"This tilt to the Twitter conversation was evident throughout the fall campaign. In nearly every week from early September through the first week of November, the Twitter conversation about Romney was substantially more negative than the conversation about Obama."
A warrior is among those vying for the former Senate seat of Secretary of State John F. Kerry. Former Navy SEAL Gabriel Gomez declared his candidacy in an American Legion Hall in Quincy, Mass., joining three other Republicans and two Democrats seeking the nomination.
"You and I know that Congress has failed us. You and I know this path is unsustainable. You and I know our country is better than its politics," Mr. Gomez declared, following an initial greeting to his audience in Spanish.
The former Navy pilot turned investment manager has support from a certain band of brothers.
"SEALs and other special operators are proven leaders in solving the most difficult challenges around the globe. It is time we start electing the same caliber of leaders to solve our problems in Washington," says Ryan Zinke, a former commander of SEAL Team 6 and chairman of Special Operations for America, a political action committee.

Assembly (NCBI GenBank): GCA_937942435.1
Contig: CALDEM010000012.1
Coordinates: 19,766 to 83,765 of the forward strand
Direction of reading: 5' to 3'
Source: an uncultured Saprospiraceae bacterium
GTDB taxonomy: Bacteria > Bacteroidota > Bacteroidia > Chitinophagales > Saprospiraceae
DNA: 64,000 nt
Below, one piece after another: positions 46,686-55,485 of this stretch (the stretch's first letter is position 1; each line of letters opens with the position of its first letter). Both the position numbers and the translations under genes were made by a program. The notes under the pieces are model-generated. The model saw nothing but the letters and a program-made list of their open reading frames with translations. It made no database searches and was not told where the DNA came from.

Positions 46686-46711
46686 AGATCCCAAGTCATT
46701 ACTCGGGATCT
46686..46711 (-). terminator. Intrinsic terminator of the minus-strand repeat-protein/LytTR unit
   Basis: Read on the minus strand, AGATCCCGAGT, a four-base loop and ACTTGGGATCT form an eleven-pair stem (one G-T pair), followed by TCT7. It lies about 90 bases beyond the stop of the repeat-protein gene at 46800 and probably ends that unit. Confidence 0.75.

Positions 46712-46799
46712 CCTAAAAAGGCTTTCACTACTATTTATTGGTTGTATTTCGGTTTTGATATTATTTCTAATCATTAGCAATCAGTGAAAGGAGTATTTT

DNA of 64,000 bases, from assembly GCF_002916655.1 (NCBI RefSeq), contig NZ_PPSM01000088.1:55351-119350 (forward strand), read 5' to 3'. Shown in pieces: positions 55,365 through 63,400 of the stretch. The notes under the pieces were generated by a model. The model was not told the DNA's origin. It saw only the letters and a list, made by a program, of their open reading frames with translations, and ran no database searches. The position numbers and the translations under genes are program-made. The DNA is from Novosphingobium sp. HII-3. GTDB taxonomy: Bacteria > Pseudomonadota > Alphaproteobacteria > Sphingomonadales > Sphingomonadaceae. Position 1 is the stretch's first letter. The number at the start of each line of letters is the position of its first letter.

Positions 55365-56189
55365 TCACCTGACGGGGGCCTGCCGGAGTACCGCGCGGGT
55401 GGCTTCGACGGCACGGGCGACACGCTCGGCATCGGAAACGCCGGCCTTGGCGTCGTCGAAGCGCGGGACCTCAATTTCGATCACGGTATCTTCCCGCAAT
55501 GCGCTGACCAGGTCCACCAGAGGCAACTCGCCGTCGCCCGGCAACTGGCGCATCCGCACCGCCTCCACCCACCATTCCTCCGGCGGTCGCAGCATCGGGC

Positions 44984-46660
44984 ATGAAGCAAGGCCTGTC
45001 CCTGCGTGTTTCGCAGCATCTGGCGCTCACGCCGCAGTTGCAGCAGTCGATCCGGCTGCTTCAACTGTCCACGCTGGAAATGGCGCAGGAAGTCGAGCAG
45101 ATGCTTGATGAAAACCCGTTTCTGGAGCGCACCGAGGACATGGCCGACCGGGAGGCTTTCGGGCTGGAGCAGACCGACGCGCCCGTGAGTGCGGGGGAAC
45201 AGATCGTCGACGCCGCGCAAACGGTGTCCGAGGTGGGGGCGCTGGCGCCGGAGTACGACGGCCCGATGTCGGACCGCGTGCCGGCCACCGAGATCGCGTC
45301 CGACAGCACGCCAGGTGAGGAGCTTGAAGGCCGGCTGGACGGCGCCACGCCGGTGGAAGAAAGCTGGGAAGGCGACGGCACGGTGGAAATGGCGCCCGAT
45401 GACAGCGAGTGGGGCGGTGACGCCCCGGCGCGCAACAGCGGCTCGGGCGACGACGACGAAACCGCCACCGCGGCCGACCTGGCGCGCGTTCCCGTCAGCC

"The past 50 years have seen a dramatic decrease of congressional representatives who have served in our armed forces. With gridlock at an all-time high and our trust in government near record lows, America needs leaders with integrity, honor and courage," Mr. Zinke observes.
EAST SEEKS WEST
"Two great competitions! You could win an expense paid week in Beijing and a chance at a $15,000 Grand Prize. Or you could see your short film produced. More than 100 great prizes in all. No entry fee. Don't miss out."
And so begins China's determined foray into show biz. The Cultural Assets Office of the Beijing Municipal Government has announced the 2013 Beijing International Screenwriting Competition, "open to U.S.-based contestants of all nationalities." The state-run office only wants material centered on Beijing, however, and cheerfully frames the competition as a "groundbreaking initiative."
"This competition is one of the first established routes for U.S. filmmakers to obtain direct access to the Chinese market," says contest chairman Kevin Niu.
China, incidentally, is the world's second-largest film market, according to the Hollywood Reporter. Proposals are due in April, winners will journey to China in June. See details here: writebeijing.org.
POLL DU JOUR
51 percent of Americans don't know enough about the sequester to say if it's a "good thing or a bad thing" for the nation; 45 percent of Republicans, 51 percent of independents and 56 percent of Democrats agree.
30 percent of Americans overall say the sequester is a bad thing for the nation; 25 percent of Republicans, 27 percent of independents and 38 percent of Democrats agree.
18 percent overall say the sequester is a good thing for the nation; 30 percent of Republicans, 22 percent of independents and 6 percent of Democrats agree.
Source: A Gallup poll of 1,028 U.S. adults conducted March 2 and 3